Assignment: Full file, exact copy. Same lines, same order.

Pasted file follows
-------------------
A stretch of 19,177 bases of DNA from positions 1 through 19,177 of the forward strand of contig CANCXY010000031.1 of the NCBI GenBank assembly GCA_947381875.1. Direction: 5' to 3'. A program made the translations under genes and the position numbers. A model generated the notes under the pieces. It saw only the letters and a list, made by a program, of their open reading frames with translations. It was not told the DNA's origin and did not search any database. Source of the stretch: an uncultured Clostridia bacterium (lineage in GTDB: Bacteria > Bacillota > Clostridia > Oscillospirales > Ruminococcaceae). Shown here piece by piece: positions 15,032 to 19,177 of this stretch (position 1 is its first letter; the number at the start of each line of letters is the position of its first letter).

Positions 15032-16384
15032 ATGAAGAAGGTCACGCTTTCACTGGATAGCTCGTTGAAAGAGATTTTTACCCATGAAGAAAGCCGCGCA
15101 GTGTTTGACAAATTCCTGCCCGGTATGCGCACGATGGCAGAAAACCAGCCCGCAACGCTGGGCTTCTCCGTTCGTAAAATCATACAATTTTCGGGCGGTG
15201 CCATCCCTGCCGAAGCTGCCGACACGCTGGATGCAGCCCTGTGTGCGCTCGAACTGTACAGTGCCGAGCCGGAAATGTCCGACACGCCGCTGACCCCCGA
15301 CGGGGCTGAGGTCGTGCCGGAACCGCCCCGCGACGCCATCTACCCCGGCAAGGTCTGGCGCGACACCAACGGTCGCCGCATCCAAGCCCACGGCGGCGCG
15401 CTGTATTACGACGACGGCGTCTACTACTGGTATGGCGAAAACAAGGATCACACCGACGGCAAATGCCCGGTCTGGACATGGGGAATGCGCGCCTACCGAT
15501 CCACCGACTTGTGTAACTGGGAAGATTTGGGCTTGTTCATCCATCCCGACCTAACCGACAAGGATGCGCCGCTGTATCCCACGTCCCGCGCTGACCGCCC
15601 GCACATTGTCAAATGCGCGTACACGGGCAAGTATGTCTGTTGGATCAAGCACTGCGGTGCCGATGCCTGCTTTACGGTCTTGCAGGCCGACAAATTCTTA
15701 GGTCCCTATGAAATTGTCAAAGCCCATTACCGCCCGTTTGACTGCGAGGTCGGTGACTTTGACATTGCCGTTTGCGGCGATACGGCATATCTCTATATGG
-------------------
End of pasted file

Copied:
A stretch of 19,177 bases of DNA from positions 1 through 19,177 of the forward strand of contig CANCXY010000031.1 of the NCBI GenBank assembly GCA_947381875.1. Direction: 5' to 3'. A program made the translations under genes and the position numbers. A model generated the notes under the pieces. It saw only the letters and a list, made by a program, of their open reading frames with translations. It was not told the DNA's origin and did not search any database. Source of the stretch: an uncultured Clostridia bacterium (lineage in GTDB: Bacteria > Bacillota > Clostridia > Oscillospirales > Ruminococcaceae). Shown here piece by piece: positions 15,032 to 19,177 of this stretch (position 1 is its first letter; the number at the start of each line of letters is the position of its first letter).

Positions 15032-16384
15032 ATGAAGAAGGTCACGCTTTCACTGGATAGCTCGTTGAAAGAGATTTTTACCCATGAAGAAAGCCGCGCA
15101 GTGTTTGACAAATTCCTGCCCGGTATGCGCACGATGGCAGAAAACCAGCCCGCAACGCTGGGCTTCTCCGTTCGTAAAATCATACAATTTTCGGGCGGTG
15201 CCATCCCTGCCGAAGCTGCCGACACGCTGGATGCAGCCCTGTGTGCGCTCGAACTGTACAGTGCCGAGCCGGAAATGTCCGACACGCCGCTGACCCCCGA
15301 CGGGGCTGAGGTCGTGCCGGAACCGCCCCGCGACGCCATCTACCCCGGCAAGGTCTGGCGCGACACCAACGGTCGCCGCATCCAAGCCCACGGCGGCGCG
15401 CTGTATTACGACGACGGCGTCTACTACTGGTATGGCGAAAACAAGGATCACACCGACGGCAAATGCCCGGTCTGGACATGGGGAATGCGCGCCTACCGAT
15501 CCACCGACTTGTGTAACTGGGAAGATTTGGGCTTGTTCATCCATCCCGACCTAACCGACAAGGATGCGCCGCTGTATCCCACGTCCCGCGCTGACCGCCC
15601 GCACATTGTCAAATGCGCGTACACGGGCAAGTATGTCTGTTGGATCAAGCACTGCGGTGCCGATGCCTGCTTTACGGTCTTGCAGGCCGACAAATTCTTA
15701 GGTCCCTATGAAATTGTCAAAGCCCATTACCGCCCGTTTGACTGCGAGGTCGGTGACTTTGACATTGCCGTTTGCGGCGATACGGCATATCTCTATATGG